On Saturday, following the ailing Celtics’ 141-126 drubbing by the Brooklyn Nets in the first round of the NBA Playoffs, two things happened.
First, as the Nets’ Kyrie Irving was greeting his bench players who finished up the game, Irving, who played for the Celtics from 2017-2019, walked to midcourt and stomped his foot on the winking eye of Lucky, the Celtics’ eldritch horror of a mascot. Let’s see that beautiful footage, folks:
Moments later, 21-year-old Cole Buckley of Braintree, Massachusetts, hurled a Dasani water bottle at Irving, either because he was mad about Uncle Drew’s righteous stomp, or because he, like most Boston fans, has developed a years-long complex over Irving’s untimely exit from the squad, and found his team getting pantsed by a trio of transcendent talents irritating enough to heave a bottle in Irving’s direction. The NBA has a storied history of fans acting like little assholes in arenas, and this young man, stirred to idiotic, pissy violence through a combination of sports-hate and a respect for manners that can only be born from life as a privileged white male in America, has added another shit streak to this ignoble saga.
No one since Kareem or Ali has brought the vitriol out of white sports fans quite like Kyrie Irving. He is the most preternaturally talented guard in the NBA—ball-handling perfection, clutch shooter, and a threat to score anywhere on the court. He is also, undeniably, a different dude. After he and the Cleveland Cavaliers dismantled the 73-win Warriors in the 2016 Finals, he requested a trade so he could prove himself outside of the gravitational force of LeBron. (They reconciled.)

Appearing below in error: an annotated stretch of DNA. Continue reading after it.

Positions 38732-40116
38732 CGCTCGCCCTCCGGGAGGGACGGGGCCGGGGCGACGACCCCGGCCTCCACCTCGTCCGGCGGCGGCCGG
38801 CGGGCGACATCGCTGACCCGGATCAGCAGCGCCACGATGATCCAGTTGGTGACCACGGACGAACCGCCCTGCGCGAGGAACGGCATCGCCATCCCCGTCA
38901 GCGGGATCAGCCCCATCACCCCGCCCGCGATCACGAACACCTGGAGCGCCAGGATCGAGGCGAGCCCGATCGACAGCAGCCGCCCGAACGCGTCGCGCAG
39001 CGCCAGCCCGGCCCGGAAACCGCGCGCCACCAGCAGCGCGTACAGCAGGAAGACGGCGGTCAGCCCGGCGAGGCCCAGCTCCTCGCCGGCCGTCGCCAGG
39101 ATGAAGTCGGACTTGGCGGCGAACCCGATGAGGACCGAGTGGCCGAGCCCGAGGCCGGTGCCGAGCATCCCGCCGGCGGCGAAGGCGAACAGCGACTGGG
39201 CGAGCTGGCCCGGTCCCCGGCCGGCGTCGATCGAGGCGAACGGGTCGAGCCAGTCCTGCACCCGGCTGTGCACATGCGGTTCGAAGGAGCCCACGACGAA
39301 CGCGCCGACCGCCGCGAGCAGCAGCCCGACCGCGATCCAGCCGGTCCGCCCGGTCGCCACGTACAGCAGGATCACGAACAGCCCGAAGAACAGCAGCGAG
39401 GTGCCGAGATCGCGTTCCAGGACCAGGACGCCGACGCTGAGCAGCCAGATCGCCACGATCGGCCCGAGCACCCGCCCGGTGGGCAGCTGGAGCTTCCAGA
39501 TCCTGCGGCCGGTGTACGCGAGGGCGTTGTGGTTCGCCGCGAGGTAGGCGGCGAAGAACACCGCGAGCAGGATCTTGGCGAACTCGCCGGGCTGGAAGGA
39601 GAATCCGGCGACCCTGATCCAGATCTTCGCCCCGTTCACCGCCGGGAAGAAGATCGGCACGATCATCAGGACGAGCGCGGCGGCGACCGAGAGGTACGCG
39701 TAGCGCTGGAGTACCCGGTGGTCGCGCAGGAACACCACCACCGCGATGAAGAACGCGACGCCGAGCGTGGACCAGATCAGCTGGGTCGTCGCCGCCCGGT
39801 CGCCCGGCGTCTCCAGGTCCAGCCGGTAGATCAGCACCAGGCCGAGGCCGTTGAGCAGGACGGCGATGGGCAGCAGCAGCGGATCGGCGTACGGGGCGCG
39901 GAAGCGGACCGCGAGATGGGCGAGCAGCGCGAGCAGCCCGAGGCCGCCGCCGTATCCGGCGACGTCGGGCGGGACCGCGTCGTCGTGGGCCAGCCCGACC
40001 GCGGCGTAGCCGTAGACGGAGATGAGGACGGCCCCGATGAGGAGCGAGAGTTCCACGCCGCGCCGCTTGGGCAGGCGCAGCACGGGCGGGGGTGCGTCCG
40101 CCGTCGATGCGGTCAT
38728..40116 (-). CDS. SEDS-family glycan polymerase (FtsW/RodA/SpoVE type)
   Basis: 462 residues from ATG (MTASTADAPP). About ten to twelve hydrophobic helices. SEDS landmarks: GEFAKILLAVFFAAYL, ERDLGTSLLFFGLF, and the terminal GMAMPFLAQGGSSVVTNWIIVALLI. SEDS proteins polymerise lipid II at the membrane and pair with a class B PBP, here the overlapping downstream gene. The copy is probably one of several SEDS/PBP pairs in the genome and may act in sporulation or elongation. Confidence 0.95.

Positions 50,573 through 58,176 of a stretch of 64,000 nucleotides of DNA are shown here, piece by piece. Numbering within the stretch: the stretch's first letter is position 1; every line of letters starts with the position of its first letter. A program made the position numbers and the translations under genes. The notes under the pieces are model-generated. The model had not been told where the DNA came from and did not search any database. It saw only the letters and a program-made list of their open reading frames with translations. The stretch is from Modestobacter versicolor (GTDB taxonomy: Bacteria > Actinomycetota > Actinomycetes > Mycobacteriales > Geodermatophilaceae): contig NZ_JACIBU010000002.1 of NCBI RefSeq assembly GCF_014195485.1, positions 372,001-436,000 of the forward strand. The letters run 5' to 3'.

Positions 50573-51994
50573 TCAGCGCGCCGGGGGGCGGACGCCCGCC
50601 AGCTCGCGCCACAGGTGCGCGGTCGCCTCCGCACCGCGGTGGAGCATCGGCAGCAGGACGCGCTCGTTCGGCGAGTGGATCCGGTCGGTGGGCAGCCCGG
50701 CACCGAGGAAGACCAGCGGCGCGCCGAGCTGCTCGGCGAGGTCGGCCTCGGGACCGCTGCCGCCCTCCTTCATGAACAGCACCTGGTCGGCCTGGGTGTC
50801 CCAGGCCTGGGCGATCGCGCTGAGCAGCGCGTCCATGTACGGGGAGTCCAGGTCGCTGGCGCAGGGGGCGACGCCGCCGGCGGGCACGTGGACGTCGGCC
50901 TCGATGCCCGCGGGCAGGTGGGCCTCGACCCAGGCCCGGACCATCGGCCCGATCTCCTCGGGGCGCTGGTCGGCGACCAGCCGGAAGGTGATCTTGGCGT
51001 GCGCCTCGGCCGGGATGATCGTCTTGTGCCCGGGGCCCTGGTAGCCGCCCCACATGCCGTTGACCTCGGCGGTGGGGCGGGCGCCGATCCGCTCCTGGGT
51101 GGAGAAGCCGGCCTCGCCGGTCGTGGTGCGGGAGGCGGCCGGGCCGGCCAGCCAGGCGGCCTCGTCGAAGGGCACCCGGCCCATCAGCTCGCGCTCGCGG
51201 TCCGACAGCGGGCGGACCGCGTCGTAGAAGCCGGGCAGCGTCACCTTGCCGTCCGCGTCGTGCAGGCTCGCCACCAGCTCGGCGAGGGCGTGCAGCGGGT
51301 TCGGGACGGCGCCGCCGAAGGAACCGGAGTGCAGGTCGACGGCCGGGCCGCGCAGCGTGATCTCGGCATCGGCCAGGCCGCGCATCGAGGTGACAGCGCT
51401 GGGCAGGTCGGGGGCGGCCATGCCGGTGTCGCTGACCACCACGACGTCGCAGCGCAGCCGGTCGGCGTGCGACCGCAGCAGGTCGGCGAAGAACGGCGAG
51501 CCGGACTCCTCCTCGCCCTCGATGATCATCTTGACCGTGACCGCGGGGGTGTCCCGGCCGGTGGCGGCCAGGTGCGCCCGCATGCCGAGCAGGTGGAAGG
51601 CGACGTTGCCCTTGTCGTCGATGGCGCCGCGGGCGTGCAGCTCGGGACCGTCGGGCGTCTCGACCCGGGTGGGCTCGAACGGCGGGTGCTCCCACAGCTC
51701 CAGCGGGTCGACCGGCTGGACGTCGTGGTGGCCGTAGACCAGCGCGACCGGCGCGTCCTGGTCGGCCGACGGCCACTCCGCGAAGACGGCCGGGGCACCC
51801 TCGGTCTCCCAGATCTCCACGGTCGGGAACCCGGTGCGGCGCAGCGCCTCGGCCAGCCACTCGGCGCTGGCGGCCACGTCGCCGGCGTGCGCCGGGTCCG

In the wake of his grandfather’s death and two years of deeply uninspiring Celtics basketball, he left Boston in free agency and relocated to Brooklyn, closer to his family and fellow-traveler-in-eccentricity Kevin Durant. Boston’s response could best be described as “not mad”: booing him while he sat injured on the bench, and insisting that his replacement, the powerfully uninspiring college star Kemba Walker, was actually better than him.
Before Irving could make a proper return in Boston, the pandemic hit. The league and the players decided to relocate to an isolated “bubble” at a then-vacant Walt Disney World. Kyrie, the vice president of the NBA Players’ Association, was the strongest voice against the plan. He reasoned that the NBA returning to TV screens would distract from the nationwide uprisings after the murder of George Floyd by Minneapolis cop Derek Chauvin. Irving took heat for his principled stand, but his obstinance forced the league to openly acknowledge the growing police reform movement inside the bubble.
Prior to Irving’s Boston return at the beginning of this season, he performed a traditional Lakota sage-burning ritual to “cleanse the energy” of his old stomping grounds. Then his new team demolished his resentful old one. The season progressed. The Celtics slid into the toilet, only managing the seventh seed in the East. Meanwhile, Irving’s Nets won a bunch and acquired the services of James Harden, one of the NBA’s best players, making them a title favorite.